Army looking at what a division commander needs for next iterative tactical network build

The Army is working on answering questions for what division commanders need the tactical network to do as they zero in on designing it for division formations.
U.S. Air Force Maj. Joseph Hamilton, a Tactical Air Control Party specialist, ensures safety on the range while guiding air support with simulated data received from an Army ground commander during Exercise Scarlet Dragon on Fort Bragg, N.C., February 1, 2023. Scarlet Dragon is a joint exercise synchronizing efforts from all branches using Artificial Intelligence to precisely target an enemy's location. (U.S. Army photo by Spc. Osvaldo Fuentes)

The Army is looking at several possible architectural alterations as it begins designing its tactical network for the division level instead of brigade formations, as part of the larger structural shift in the service.

The build, slated for 2025, will be the first to focus on the division holistically as the Army sets its sights on nation-states and shifts to the division as the main unit of action rather than the brigade, as it was during the global war on terrorism.

The Army has adopted a multiyear strategy involving the incremental development and delivery of new capabilities to its integrated tactical network, involving a combination of program-of-record systems and commercial off-the-shelf tools. Those capability sets now provide technologies to units every two years, each building upon the previous delivery. Capability Set 21 was primarily designed for infantry brigades; Capability Set 23 is focused on Stryker brigades, and Capability Set 25 is focused on armored brigades.

Fiscal 2023 is the first year of design for Capability Set 25 with a preliminary design review set for the April or May timeframe, which locks in the experimentation architecture, Matt Maier, project manager for interoperability, integration and services at Program Executive Office Command, Control, Communications-Tactical, told DefenseScoop in an interview.


“If the Army is moving toward reinforced armored divisions as their unit of action for the Army of 2030 and we have to make sure that the [capability set] that we have easily translates to those types of units and the types of missions that they have,” Maier said. “Our focus right now is not only reducing the complexity at the brigade and below level, but also maybe migrating some of those functions that exist currently at the brigade level up to the division level so they can do more unit of action work at their main attack and rear type units. I think you’re going to see some shifting in the architecture as a result of that as we move towards the Army of 2030.”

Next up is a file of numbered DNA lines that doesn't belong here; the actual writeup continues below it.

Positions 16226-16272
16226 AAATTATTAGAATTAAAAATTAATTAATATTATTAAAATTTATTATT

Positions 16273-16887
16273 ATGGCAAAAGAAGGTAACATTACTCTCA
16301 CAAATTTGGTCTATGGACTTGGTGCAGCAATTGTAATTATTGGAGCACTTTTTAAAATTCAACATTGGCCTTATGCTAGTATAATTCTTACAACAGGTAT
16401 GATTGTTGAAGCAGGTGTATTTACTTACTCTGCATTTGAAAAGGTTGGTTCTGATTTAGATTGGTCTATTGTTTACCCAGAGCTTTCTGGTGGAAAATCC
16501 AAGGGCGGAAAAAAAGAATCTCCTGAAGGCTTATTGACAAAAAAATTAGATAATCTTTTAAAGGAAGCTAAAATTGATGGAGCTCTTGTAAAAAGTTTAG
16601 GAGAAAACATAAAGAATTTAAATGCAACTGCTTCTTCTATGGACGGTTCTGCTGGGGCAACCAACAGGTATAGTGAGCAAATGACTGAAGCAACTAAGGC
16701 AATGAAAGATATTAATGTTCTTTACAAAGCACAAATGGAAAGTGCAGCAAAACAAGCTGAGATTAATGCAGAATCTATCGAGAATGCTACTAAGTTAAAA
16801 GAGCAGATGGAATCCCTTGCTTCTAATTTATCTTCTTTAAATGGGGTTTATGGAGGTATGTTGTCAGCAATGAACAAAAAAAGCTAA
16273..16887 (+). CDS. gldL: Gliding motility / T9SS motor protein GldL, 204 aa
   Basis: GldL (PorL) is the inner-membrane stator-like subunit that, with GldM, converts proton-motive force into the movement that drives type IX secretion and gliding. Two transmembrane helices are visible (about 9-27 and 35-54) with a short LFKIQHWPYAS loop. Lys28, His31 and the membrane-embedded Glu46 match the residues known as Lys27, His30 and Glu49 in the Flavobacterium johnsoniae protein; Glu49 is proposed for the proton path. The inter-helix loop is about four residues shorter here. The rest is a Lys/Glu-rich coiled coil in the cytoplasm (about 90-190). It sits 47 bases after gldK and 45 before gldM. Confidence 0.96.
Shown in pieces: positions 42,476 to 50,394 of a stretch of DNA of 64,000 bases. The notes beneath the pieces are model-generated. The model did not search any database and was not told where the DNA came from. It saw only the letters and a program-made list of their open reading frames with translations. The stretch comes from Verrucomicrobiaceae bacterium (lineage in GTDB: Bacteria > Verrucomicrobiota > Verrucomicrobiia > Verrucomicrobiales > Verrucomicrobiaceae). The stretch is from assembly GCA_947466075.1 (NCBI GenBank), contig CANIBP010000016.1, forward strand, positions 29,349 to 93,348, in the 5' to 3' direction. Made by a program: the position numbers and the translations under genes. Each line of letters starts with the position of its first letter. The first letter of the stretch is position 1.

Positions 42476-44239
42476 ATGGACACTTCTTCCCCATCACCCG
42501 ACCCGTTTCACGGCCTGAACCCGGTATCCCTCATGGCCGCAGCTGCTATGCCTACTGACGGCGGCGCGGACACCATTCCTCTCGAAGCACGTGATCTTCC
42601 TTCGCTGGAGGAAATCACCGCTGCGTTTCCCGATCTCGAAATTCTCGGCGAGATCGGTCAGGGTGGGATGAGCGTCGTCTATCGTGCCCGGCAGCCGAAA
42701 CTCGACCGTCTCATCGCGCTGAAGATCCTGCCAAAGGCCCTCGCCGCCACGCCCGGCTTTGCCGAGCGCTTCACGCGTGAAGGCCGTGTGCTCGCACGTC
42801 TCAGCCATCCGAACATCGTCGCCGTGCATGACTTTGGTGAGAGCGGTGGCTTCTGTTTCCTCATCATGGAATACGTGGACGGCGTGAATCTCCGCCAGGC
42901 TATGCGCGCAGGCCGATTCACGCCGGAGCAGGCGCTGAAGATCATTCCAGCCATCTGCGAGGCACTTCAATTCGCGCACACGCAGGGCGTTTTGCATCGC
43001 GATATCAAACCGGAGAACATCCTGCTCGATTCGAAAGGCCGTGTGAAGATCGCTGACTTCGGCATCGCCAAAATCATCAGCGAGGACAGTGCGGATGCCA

The Army has been prepping for some time for this, figuring out what needs to be scaled and what information a division commander needs. Specifically, it is looking at what the division commander needs to command and control all the forces below, how to integrate on different platforms – such as armored vehicles, which pose significant integration challenges – and how to architect secure but unclassified communications at which echelon within the division.

“When you’re talking the division as the unit of action, what you’re really asking yourself is what does the division commander need to C2 his entire division? That’s really a game changer and a shift back to the future for commanders to command their entire division and what does that network need to look like,” Col. Shermoan Daiyaan, project manager for tactical radios at PEO C3T, told DefenseScoop.

Work has already begun on integration to armored platforms. Daiyaan said at Project Convergence 22, the Army integrated HMS Manpack radios onto Abrams tanks learning how to integrate them and get them wired.

When it comes to the secure but unclassified capability, Daiyaan said the Army is determining what radios and capabilities no longer need to be at the battalion or brigade level and can be moved up and simplified.


The Army, when initially designing the integrated tactical network, implemented a secure but unclassified capability, which is underpinned by encryption, as a means of allowing soldiers to move faster on the battlefield and share with partners easier. Oftentimes, classification can bog down partner sharing and operations. But the Army determined that much of the tactical information is perishable and thus, doesn’t need the same rigorous classification to guard it in real-time.

Daiyaan said they’re expecting to have the first exercise for the division as the unit of action with ITN equipment in the April timeframe at the Joint Readiness Training Center with the 82nd Airborne division. The network team has provided them what they think the division as the unit of action needs from an ITN standpoint.

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